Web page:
Reddit recently asked its users to share the “other” side of sexual assault, that is the perspective of the assailant. Reddit wanted to know, “What were your motivations? Do you regret it?” In response, users provided detailed descriptions of their methods, motives, and common targets of rape and attempted rape. Jezebel outlined the various rationalities behind these rapists’ actions, which include “mixed-messages” from women, peer-pressure, and men’s sexual desire as motives for committing rape. Though they recognize what they did as rape, these posters do not see the incredible harm caused by their actions.

Survivors of rape also added their own stories and responses to the thread. Some connected with the victims described and found reading the stories to be a positive experience, while others were more disgusted than gratified after reading the story.

A chilling aspect of the reddit users’ accounts of rape is that it highlights just how easy it is to get away with sexual assault. One poster describes himself as “a good looking guy,” and thus was easily able to pick up girls he perceived to be weak or with low self-esteem. He also describes himself as protected by his connections with law enforcement and his school’s administration, whom he claims would take his side, had any of his victims come forward.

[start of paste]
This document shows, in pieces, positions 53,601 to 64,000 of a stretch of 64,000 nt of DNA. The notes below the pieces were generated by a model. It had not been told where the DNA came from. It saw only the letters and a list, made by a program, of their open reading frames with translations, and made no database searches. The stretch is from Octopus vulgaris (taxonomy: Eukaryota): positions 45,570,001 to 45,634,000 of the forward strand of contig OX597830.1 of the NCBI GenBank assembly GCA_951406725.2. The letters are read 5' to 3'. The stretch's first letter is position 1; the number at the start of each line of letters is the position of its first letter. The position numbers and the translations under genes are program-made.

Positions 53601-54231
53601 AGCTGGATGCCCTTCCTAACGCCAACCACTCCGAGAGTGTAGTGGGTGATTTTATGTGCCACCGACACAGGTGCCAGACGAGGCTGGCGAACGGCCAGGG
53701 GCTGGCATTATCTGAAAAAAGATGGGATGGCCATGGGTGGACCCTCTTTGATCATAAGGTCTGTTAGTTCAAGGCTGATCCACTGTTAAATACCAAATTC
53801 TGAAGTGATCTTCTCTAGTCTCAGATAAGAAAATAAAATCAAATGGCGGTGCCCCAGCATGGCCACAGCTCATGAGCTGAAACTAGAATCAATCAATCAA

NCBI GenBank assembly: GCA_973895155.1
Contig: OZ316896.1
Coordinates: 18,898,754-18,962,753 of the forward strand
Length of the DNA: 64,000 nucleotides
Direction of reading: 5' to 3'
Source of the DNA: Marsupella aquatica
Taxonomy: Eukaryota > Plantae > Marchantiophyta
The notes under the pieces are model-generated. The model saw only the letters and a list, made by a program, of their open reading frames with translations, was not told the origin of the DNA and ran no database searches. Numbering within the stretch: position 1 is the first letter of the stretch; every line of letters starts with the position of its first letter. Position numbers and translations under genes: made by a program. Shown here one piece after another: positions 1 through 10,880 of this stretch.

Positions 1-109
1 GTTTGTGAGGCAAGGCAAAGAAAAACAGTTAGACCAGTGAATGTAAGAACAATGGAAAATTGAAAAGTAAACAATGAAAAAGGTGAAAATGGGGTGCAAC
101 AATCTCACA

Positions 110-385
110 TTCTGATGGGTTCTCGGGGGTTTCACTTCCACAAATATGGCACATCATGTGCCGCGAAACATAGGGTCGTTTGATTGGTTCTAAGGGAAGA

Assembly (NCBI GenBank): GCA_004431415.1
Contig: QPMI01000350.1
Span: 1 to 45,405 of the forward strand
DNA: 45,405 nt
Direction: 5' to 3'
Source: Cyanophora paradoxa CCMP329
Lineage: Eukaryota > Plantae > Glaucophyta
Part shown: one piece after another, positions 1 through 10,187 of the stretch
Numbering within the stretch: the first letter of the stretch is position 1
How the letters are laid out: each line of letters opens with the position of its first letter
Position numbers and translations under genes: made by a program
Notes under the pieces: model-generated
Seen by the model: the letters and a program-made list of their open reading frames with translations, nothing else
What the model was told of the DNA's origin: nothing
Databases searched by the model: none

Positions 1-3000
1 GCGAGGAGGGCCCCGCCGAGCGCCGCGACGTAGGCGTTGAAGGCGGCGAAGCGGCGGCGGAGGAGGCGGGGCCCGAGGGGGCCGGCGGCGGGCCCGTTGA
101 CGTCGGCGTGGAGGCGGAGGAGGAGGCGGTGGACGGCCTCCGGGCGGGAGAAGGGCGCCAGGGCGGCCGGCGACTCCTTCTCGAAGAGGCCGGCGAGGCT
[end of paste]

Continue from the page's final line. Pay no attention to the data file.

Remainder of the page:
When their story does not fit the stereotypical stranger-in-the-dark-alley outline, victims will often find it much more difficult to be believed if they choose to come forward, a fact these perpetrators are apparently fully aware of. The perception that only certain types of men rape is dangerous as it not only allows many perpetrators to go unnoticed, but also puts the onus on women to avoid certain types of men. As one user says, “hopefully girls reading will be a little more wary of some of the tricks you’ve outlined with guys in future,” as though it is possible for girls to “avoid” being raped.

Reddit, an already notoriously anti-women site, has received media attention for posing the question to perpetrators of sexual assault. As reported by the Huffington Post, some have criticized the thread for providing an open forum for rape-apologists, while others have applauded its ability to start an open-dialogue on the nature of sexual assault. Alexis Moore of  Survivors In Action, Inc. believes the thread could provide continued victimization:

“This will perhaps be another method that will be utilized by cyberstalkers for what we call cybervengence to harass, intimidate and torture victims”

Gloria Allred, notable women’s rights attorney, sees the positive effects of the thread. Allred states that to fight sexual assault, all sides need to be engaged in the conversation: